By Wendy Lawrence, Inspire Contributor

Stepping back onto the Eastside Prep campus felt like coming home. Almost every inch of every building was different from when I taught here, but the feeling was the same. I felt immediately welcomed by the entire community—adults who remembered me and kids who never knew me made me feel equally at home—there’s just a sense of belonging when you show up here. EPS has this amazing culture that you can feel when you walk through it.

I came back to do a case study on this awesome place for my dissertation. Four years into my PhD and almost fifteen years after leaving the school, I was equipped with a whole new set of experiences with which I was excited to reexamine my favorite school. My dissertation work focused on the connections within school organizational structure—looking for those boundaries and bridges that divide and connect school communities. I was so excited to study these issues in a place where I knew walls were purposefully torn down (often literally as well as metaphorically!!!), and bridges and relationships were constantly built and nurtured.

I was not disappointed. Listening to my research dialogues, where I partnered two random participants together to talk for two one-hour sessions, I saw in real time how welcoming EPSers are to new ideas, often asking their dialogue partners to expand on ideas and stories, genuinely interested in learning from each other’s experiences. I loved watching school leaders listen intently to student ideas and students comfortable enough with school leaders to question them further. Teachers and parents conversed in true partnership, opening up their hearts and talking about their dreams for the kids in our community.

When I taught at EPS, one of my favorite things was teaching an interdisciplinary unit—I believe the thinking patterns required for interdisciplinary work really underscore creativity and the power of critical thought. I noticed during my recent research how teachers and leaders at EPS use these interdisciplinary lenses to really reflect on their work. And each discipline is so aware of the value of the other disciplines—it’s not a place where everyone is fighting for time with the kids, it’s a place where everyone values the different ways students interact with the school and with their own learning.

But I think the part about EPS that will always stand out the most is how ready they always are to learn and change. When things came up in conversations that were critiques, school leaders asked follow-up questions and leaned into the process of learning: “What could we do differently? How is this affecting you? What do you need from us?” In fact, just allowing me on campus to set up these conversations was a part of the way school leadership is so reflective.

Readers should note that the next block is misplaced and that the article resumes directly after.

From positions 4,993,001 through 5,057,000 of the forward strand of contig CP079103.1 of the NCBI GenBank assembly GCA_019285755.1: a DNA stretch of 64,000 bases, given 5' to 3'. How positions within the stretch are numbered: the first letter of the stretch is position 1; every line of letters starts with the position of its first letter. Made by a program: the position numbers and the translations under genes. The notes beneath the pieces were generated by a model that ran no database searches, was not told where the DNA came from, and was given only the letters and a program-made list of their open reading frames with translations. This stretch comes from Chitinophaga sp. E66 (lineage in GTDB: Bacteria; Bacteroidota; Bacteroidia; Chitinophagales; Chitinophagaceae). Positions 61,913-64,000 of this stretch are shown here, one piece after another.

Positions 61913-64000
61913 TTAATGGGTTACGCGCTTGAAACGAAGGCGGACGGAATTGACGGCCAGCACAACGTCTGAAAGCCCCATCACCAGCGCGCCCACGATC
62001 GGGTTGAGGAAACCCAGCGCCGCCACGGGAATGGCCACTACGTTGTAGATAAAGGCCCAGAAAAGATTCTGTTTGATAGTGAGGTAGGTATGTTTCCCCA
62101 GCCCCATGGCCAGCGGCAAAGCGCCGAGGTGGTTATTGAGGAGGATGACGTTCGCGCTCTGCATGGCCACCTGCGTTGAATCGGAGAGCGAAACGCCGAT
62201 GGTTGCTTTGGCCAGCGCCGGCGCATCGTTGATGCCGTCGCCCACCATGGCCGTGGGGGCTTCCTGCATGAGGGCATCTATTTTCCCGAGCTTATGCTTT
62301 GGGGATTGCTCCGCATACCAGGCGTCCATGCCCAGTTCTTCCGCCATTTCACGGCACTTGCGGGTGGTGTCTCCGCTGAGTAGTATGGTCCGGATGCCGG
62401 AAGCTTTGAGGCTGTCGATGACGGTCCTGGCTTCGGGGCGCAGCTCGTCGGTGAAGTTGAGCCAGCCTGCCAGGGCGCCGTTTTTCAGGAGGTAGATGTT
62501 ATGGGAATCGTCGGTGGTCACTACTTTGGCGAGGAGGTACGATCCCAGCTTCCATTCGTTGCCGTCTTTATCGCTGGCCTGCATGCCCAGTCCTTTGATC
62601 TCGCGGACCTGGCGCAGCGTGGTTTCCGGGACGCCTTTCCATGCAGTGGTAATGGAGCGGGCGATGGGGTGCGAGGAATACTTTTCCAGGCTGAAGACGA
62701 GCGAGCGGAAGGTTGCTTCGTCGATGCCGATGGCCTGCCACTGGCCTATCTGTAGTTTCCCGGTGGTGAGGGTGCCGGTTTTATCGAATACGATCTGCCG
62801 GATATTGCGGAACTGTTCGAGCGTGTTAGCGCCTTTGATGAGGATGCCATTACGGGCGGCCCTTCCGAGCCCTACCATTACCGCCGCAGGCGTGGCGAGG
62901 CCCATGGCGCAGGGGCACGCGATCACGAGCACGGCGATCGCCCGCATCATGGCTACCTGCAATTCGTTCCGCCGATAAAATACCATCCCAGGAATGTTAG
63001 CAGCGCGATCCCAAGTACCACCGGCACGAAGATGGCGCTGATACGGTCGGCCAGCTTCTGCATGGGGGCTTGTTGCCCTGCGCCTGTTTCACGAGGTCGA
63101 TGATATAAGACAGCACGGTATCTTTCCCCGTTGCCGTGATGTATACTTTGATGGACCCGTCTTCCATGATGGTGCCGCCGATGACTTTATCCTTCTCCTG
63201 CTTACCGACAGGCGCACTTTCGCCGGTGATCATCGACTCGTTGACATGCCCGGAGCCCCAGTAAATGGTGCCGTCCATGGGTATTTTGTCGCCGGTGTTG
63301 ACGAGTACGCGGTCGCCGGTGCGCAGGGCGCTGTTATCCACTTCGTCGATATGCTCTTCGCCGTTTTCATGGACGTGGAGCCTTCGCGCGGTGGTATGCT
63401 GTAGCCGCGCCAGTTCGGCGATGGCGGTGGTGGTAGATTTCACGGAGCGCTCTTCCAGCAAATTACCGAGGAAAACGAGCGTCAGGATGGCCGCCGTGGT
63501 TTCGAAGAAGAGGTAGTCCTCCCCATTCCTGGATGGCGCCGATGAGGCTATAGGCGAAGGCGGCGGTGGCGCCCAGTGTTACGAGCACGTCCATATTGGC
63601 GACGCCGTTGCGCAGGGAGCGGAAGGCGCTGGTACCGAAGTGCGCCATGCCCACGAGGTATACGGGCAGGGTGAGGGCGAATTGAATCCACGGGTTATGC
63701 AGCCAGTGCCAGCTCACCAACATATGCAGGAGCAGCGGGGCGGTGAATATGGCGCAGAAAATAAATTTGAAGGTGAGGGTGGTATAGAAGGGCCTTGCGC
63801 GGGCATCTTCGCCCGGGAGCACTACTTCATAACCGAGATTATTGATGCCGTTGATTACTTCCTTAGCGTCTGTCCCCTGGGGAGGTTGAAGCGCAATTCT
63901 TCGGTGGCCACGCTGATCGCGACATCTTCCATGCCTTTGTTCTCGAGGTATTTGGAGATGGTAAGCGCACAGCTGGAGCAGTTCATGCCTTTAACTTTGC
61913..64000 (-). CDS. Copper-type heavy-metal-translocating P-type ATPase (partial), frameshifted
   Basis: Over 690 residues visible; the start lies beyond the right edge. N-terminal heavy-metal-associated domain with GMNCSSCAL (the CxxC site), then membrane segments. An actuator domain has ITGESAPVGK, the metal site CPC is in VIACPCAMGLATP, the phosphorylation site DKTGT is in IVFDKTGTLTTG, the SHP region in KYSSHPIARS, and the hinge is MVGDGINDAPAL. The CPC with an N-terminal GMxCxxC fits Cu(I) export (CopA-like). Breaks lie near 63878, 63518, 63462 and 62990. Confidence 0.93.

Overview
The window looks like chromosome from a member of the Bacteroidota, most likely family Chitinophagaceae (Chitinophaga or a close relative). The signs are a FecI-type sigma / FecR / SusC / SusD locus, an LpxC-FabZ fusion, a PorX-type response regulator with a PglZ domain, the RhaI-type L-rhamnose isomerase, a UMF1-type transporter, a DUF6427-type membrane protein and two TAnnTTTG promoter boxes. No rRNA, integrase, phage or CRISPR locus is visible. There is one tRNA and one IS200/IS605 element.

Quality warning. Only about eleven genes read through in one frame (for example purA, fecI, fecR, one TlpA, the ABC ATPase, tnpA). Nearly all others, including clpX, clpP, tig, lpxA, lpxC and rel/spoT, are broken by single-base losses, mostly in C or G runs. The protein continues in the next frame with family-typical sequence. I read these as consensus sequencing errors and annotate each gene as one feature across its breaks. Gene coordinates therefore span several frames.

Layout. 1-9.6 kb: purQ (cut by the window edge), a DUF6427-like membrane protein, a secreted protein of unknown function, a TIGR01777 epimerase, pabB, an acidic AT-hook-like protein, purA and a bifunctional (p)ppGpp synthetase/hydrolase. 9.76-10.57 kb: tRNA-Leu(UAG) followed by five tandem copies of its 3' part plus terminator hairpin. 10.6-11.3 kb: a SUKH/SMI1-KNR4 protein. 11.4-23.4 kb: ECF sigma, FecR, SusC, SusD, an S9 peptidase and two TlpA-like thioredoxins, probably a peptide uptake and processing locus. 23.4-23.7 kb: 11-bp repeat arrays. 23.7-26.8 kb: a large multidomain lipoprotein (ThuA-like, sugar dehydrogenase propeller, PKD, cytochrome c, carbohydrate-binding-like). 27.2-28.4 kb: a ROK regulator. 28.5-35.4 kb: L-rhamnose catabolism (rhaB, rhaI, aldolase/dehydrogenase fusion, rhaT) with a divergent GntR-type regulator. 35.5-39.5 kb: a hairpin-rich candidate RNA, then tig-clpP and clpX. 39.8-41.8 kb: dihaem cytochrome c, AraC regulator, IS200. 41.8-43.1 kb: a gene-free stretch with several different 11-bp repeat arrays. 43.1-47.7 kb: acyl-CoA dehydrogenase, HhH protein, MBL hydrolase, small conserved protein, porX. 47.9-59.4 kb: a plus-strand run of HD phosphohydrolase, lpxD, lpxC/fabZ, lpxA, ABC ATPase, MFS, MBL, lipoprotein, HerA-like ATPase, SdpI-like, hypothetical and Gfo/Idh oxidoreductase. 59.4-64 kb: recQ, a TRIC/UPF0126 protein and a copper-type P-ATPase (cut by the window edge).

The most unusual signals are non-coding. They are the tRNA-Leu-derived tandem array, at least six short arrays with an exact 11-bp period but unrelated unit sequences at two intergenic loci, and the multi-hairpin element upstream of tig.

I remember in the very early days of the school when a family left to go elsewhere, the school would always sit down and listen first. The goal wasn’t to try to talk them into staying—it was very much to listen and learn. That ability to be self-reflective has powered this school through twenty years of intense growth and meaningful innovation. EPS has always been a living organization, and like a wild organism, it has adapted and evolved to not only survive but also to build its own niche in which to live and learn and teach and thrive.

Opportunities to Gather and Reflect

By Sam Uzwack, Head of School-elect

Wendy’s thesis was a great opportunity for Eastside Prep and it came at a perfect time—the school’s twentieth anniversary is an ideal year for listening to our community, learning their thoughts, and reflecting on our own practices. And no one is more equipped for that work than Wendy, who already knows so much about our community and its origins and remains connected to us even after leaving the area. But our listening and self-reflection did not end with Wendy’s efforts. Other in-depth opportunities arose within the last year:


Results from this survey reaffirmed the community’s commitment to our vision and mission and indicated that EPS is on the right
path to the future.


Multiple sessions were conducted to hear from our employees about what is essential about EPS culture, what challenges we face, and how to improve the program moving forward.


I met with each advisor group and poised the question, “When you return in five years, what about EPS must persist? What would you like to see changed or added?” As one would expect, our seniors provided thoughtful and meaningful feedback on their experience. No surprise, strength of community rose to the top of the list.


During three of our Professional Development Days this year, the faculty/staff is working with Dr. Clark to “interrogate” EPS culture, in order to understand the strengths and blind spots of our school. As of this writing, we have just hosted Heather’s second visit to campus.